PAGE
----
Blue Annals Chapter 4

Tibetan Texts > Specific Tibetan Text Studies > Deb Ther Sngon Po (Blue Annals) > Chapter By Chapter Summary - The Blue Annals > Chapter 4

Summary of The Blue Annals Chapter 4: The New Secret Mantra Traditions including the Path and its Results (lam ‘bras) Tradition

by Kevin Bache; revised by Ben Deitle

4.1 The beginning of the new translations (gsar ma’i ’gyur mgo’i skabs. Chandra 184; Chengdu 255; Roerich 204).

This introduction gives the traditional account in which the restoration of proper tantric practice was initiated by the kings of mnga’ ris, who having noticed the arising of a state of degradation of practice invited Atīśa and other learned Indian paṇḍitas to provide guidance. These teachers spoke against violent and erotic practices. ’gos lo tsā ba then argues that Lord Smṛti was indeed a gsar ma translator before rin chen bzang po citing that ’brom ston pa learnd translation from Smṛti. rin chen bzang po translated mainly the “Father” Class (pha rgyud) of the Anuttara-yoga-tantras. bla chen ’brog mi translated Yoginī Tantras.

4.2 The spread of explanations of Yoginī Tantras, and the story of the increase of instructions on the Path and its Results during the life of the Sakyapa father and son (rnal ’byor ma’i rgyud kyi bshad pa’i dar so dang / lam ’bras bu dang bcas pa’i gdams pa sa skya pa yab sras kyi ring la ’ji ltar ’phel ba’i gtam gyi skabs. Chandra 184; Chengdu 256; Roerich 205).

This section relates the education of ’brog mi. The three royal brothers of eastern Tibet, dpal lde, ’od lde, and skyid lde, request lo ston to spread the doctrine in their area. lo ston sends his disciples shākya zhon nu and se ye shes brtson ’grus in his stead. These two in turn equip ’brog mi and stag lo gzhon nu brtson ’grus with gold in order to travel to India and study. After a year in Nepal studying with the Nepalese paṇḍita Śāntibhadra, ’brog mi and stag lo gzhon nu brtson ’grus traveled to the Indian monastery of Vikramaśila where they received teachings from Śāntibhadra’s teacher Śanti-pa. In particualrly, ’brog mi studied with Śanti-pa for eight years, learning Vinaya, Prajñāpāramitā, and many Vajrayāna texts.

After that, ’brog mi went to eastern India and became the disciple of Prajñā-Indraruci (shes rab kyi dbang po gsal ba) who was a grand-disciple of Virūpa. Prajñā-Indraruci gives ’brog mi more Tantric and Vajrayāna teachings as well as the rootless lam ’bras (without the text). We’re told that ’brog mi feels more confidence in lam ’bras than the Vajrayāna texts he studied with Śanti-pa. Curiously, Roerich does not translate here the small part which explains that stag [misspelled “snyag”] lo did not study, but stayed and did circumambulation at Vajrasana.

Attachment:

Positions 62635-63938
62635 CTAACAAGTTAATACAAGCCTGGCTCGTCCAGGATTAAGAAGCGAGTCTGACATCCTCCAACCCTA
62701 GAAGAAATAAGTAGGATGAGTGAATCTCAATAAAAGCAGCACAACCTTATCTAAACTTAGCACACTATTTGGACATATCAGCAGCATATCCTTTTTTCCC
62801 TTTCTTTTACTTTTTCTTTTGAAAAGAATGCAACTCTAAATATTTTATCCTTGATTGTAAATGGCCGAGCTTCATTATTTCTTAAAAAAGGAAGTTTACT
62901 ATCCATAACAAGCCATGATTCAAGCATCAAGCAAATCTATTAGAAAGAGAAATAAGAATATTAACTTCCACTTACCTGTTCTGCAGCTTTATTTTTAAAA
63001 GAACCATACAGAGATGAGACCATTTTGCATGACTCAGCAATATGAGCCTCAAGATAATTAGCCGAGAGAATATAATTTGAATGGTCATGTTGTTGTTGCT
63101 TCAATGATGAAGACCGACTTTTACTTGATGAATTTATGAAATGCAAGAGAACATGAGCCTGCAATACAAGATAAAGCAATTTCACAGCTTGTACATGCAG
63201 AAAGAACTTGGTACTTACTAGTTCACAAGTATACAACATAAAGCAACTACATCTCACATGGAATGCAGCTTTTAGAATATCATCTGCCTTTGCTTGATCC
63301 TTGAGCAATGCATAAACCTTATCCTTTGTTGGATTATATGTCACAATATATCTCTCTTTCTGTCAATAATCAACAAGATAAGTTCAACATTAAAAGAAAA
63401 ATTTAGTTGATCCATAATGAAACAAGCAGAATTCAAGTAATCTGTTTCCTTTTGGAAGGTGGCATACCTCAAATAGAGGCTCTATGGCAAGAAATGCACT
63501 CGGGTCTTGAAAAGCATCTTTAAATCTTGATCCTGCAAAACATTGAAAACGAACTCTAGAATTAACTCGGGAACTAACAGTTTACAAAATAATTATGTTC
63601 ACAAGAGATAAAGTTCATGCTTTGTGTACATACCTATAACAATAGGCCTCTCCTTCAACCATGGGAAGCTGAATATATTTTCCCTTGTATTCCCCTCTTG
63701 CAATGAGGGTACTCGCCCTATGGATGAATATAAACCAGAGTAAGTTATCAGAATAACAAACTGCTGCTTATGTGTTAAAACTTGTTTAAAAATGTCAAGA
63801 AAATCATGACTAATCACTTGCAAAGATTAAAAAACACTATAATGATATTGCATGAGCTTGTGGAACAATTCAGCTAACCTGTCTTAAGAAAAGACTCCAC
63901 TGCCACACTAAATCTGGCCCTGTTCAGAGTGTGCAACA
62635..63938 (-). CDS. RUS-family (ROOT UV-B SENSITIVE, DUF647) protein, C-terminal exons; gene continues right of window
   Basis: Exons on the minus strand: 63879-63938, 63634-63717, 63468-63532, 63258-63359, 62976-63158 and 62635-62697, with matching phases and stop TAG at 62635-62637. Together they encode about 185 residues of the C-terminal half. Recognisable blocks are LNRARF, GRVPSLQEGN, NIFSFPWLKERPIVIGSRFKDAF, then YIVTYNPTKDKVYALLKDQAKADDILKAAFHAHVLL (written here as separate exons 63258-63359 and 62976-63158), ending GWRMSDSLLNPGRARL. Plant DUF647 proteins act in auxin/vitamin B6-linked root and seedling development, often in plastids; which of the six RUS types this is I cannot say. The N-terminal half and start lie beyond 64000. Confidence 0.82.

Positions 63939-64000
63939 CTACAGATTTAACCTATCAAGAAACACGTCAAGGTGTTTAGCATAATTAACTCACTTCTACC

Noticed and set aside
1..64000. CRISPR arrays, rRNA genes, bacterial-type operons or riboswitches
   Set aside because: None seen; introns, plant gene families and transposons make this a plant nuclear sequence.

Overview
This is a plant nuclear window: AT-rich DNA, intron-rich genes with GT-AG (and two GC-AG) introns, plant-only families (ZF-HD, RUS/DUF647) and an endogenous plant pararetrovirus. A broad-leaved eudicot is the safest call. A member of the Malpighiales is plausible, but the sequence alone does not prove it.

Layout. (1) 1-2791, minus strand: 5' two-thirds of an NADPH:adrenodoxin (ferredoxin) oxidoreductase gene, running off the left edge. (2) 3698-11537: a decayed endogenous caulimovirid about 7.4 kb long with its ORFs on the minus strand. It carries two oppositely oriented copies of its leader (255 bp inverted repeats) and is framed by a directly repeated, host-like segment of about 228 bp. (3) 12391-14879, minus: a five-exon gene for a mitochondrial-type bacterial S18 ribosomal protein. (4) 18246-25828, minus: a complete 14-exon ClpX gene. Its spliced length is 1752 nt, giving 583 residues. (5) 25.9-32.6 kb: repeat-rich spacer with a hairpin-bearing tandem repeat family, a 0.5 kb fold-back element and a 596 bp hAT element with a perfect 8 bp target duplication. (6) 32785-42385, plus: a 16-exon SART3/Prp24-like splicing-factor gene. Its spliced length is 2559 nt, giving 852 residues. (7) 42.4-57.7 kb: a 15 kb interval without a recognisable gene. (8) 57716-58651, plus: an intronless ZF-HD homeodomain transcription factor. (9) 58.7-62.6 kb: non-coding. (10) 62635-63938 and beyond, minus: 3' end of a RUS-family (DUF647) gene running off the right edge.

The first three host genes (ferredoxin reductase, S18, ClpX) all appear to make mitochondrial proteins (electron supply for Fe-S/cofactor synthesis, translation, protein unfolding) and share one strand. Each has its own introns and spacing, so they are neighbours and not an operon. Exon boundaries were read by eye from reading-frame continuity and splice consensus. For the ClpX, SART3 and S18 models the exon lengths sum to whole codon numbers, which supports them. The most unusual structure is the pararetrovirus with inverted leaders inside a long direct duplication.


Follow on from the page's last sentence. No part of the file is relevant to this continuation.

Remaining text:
After thirteen [more?] years in India and Nepal, ’brog mi returned to Tibet and settled in myu gu lung. Not long afterward he meets the Indian paṇḍita Gayādhara. ’brog mi and Gayādhara reach an agreement in which Gayādhara will stay at my gu lung for five years and teach ’brog mi, who in return will pay Gayādhara five hundred srangs in gold. Within three years, Gayādhara had bestowed the complete lam ’bras on ’brog mi and was going to leave until ’brog mi finally paid him the five hundred srangs of gold. Gayādhara was so pleased by this that he not only stayed the remaining two years, but agreed not to teach the lam ’bras to any other Tibetans. We’re told that Gayādhara visited Tibet twice more before his death and that ’brog mi had died by the third visit.

Next, ’gos lo tsā ba discusses ’brog mi’s disciples. ’brog mi taught the complete “word” (gsung ngag) to only three disciples, se ston kun rig being the only one to carry on the lineage with disciples of his own. He gave incomplete teachings to twelve other disciples. He also taught ’gos lo tsā ba [khug pa lhas brtsas] and mar pa lo tsā ba. Both of these figures left him because of qualms they had with this teaching style, mar pa in particular complained about ’brog mi’s great need for presents.

When ’brog mi died his sons performed the funeral rites. Although the signs of his having accomplished enlightenment in his physical body did not manifest, he is said to have attained the realization of Mahāmudrā in the intermediate state (bar do).

Next, ’gos lo tsā ba seems to offer a summary of what has been recounted so far. He again states the accomplishments of rin chen bzang po. Indeed, rin chen bzang po’s life is used throughout the above section in order to provide relative dating of events. Then ’gos comments on the teachings of mar pa. ’gos lo tsā ba’s personal bias toward the founder of his sect is obvious in the line “Tibet became filled with (his) disciples, and in this manner he became the Master of the Tantric Doctrine” {R 210}.

After a very breif recount of ’brog mi’s main disciples (in which he lists the zha ma brother and sister who are treated at length in a later section), a sa skya lineage is presented. ’gos traces the ’khon clan from its mythical orgination down through a minister of the imperial king khri srong lde btsan. This imperial heritige connects the ’khon clan with the old tantras and teachings of the first spread of the Dharma in Tibet. The monastery of sa skya was founded by a clan member, dkon mchog rgyal po, in a water-female-ox year (1073 by Roerich’s reckoning). ’gos then works through a long list of the names and dates of many of the abbots of sa skya and other notable teachers of the lineage. Most of this section is fairly sparse, but ’gos lo does provide some details for the life of bla ma ’phags pa, who became the Court Chaplain of Prince se chen (Qubilai Khan) in 1253, and later was appointed imperial preceptor. After ’phags pa, many sa skya lamas serve at the imperial court.

After finishing his list, ’gos explains how the lam ’bras teachings came to be held by the sa skya. With zhang dgon pa’s teaching of the secret precepts of the lam ’bras to sa chen, ’gos notes that “From then on, the spiritual descendants of sa skya became the masters of both the basic text and secret precepts (of this doctrine)” {R 215}.